Rethink Your SpicesSpices like cinnamon, allspice and nutmeg have been used for centuries in Mediterranean, Middle Eastern and Latin American cooking to bring out rich, meaty flavors in savory dishes. Try adding a pinch or two of your favorite baking spice to a rub for meat, or drop a cinnamon stick into simmering tomato sauce. Just remember: A little goes a long way.

Salad of the Month: Carrot and Cabbage with Poppy Seed Dressing

by , December 10th, 2013

cabbage carrot salad

The crunchy texture of sliced red cabbage, paired with the sweet flavor of roasted carrots and lots of chopped parsley, makes a pretty great salad. But when these ingredients are tossed with a flavorful creamy dressing, this simple salad is taken to...

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Ina’s Ultimate Ginger Cookies — 12 Days of Cookies

by in Holidays, December 10th, 2013

Ina's Ultimate Ginger Cookies
12 Days of CookiesIt’s time for 12 Days of Cookies, Food Network’s annual virtual cookie swap. Each day, visit us here on FN Dish for a peek at new holiday cookies, party-planning tips and top techniques for rolling, spooning, slicing, baking and decorating delicious sweet treats to give — or keep — from your favorite Food Network chefs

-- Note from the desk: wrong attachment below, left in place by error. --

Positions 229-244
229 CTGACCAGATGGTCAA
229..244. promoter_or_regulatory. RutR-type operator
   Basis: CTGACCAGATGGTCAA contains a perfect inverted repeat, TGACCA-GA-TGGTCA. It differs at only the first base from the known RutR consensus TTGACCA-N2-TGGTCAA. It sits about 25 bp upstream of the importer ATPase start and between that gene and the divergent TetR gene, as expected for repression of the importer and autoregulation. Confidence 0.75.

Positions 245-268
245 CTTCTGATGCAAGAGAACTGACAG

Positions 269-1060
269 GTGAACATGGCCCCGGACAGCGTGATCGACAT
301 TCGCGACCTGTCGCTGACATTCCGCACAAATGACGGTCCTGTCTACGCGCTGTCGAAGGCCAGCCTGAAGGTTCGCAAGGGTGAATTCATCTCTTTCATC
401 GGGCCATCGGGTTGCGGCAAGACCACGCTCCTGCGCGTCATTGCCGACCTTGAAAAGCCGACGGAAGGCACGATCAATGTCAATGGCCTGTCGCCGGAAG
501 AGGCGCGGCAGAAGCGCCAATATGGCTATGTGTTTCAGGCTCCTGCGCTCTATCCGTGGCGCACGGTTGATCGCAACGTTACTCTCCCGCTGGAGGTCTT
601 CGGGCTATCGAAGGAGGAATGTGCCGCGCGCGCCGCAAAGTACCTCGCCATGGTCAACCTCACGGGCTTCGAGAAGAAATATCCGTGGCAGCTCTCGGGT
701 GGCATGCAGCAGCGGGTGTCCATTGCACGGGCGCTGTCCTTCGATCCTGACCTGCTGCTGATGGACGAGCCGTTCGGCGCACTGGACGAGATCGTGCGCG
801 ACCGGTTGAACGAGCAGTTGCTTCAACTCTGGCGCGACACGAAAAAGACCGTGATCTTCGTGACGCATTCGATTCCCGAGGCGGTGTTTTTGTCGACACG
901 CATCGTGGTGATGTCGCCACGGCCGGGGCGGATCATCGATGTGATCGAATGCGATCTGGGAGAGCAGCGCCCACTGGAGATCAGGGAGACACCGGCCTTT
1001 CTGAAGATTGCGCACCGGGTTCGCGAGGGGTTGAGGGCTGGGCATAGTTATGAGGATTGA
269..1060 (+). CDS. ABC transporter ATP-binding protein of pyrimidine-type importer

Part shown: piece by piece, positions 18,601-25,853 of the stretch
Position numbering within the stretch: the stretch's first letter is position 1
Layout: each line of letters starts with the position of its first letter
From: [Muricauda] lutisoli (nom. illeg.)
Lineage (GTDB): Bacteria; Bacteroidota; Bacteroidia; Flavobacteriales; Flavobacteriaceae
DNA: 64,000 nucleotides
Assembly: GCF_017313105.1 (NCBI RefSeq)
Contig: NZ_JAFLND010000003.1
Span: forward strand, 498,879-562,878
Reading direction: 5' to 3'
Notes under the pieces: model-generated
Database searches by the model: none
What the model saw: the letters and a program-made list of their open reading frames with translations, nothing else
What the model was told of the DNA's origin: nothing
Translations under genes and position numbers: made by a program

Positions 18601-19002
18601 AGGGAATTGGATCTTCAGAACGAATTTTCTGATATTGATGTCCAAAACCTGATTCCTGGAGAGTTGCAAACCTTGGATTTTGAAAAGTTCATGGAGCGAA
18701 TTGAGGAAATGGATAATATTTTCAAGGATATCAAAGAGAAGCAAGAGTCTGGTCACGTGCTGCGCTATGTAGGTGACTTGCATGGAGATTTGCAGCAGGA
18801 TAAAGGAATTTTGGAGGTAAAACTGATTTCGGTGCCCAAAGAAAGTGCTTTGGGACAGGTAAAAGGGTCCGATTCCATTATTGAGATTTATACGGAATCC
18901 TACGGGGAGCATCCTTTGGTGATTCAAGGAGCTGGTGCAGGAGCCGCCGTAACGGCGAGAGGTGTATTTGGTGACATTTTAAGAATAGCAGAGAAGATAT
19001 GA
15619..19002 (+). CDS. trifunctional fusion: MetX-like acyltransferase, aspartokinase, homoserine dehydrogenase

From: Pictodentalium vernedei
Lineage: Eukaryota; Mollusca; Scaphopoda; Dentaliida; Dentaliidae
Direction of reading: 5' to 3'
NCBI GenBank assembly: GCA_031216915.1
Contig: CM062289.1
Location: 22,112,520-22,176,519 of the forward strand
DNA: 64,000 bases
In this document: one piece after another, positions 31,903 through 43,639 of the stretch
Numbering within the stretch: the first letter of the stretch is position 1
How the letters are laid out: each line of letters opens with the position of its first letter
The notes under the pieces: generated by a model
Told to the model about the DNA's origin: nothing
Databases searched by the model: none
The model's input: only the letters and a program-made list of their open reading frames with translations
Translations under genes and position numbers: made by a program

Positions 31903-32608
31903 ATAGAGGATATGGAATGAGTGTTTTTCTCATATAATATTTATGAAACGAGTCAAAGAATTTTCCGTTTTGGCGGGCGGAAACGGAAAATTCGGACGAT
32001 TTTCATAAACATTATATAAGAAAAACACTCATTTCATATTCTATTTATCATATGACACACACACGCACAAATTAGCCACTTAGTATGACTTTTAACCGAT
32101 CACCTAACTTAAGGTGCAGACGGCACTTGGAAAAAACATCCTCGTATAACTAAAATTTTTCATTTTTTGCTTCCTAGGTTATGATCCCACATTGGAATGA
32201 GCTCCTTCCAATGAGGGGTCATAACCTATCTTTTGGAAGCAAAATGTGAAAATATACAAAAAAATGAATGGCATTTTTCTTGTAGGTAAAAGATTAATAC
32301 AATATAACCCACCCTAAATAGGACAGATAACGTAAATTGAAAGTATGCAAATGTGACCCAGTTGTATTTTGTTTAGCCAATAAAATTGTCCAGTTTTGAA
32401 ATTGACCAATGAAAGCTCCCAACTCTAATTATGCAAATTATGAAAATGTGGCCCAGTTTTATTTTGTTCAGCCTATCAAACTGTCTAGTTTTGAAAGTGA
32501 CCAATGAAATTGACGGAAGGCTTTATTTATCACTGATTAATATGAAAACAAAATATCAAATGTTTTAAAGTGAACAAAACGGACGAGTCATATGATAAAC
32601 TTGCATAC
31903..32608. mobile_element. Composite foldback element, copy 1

Ina’s moist and delicious cookies are filled with more than just ginger. Cinnamon, cloves, nutmeg and chopped crystallized ginger impart multiple flavors that balance each other and hit your taste buds in multiple layers. A coating of sugar before baking gives the cookies a crinkly crust that sparkles.

Get Ina Garten’s Ultimate Ginger Cookie recipe, and check out 12 Days of Cookies for dozens more recipes and holiday baking inspiration. Then, join the conversation: Tell us what you’re baking this season and what your all-time favorite cookie is.

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Tofu-Stuffed Acorn Squash — Meatless Monday

by in Recipes, December 9th, 2013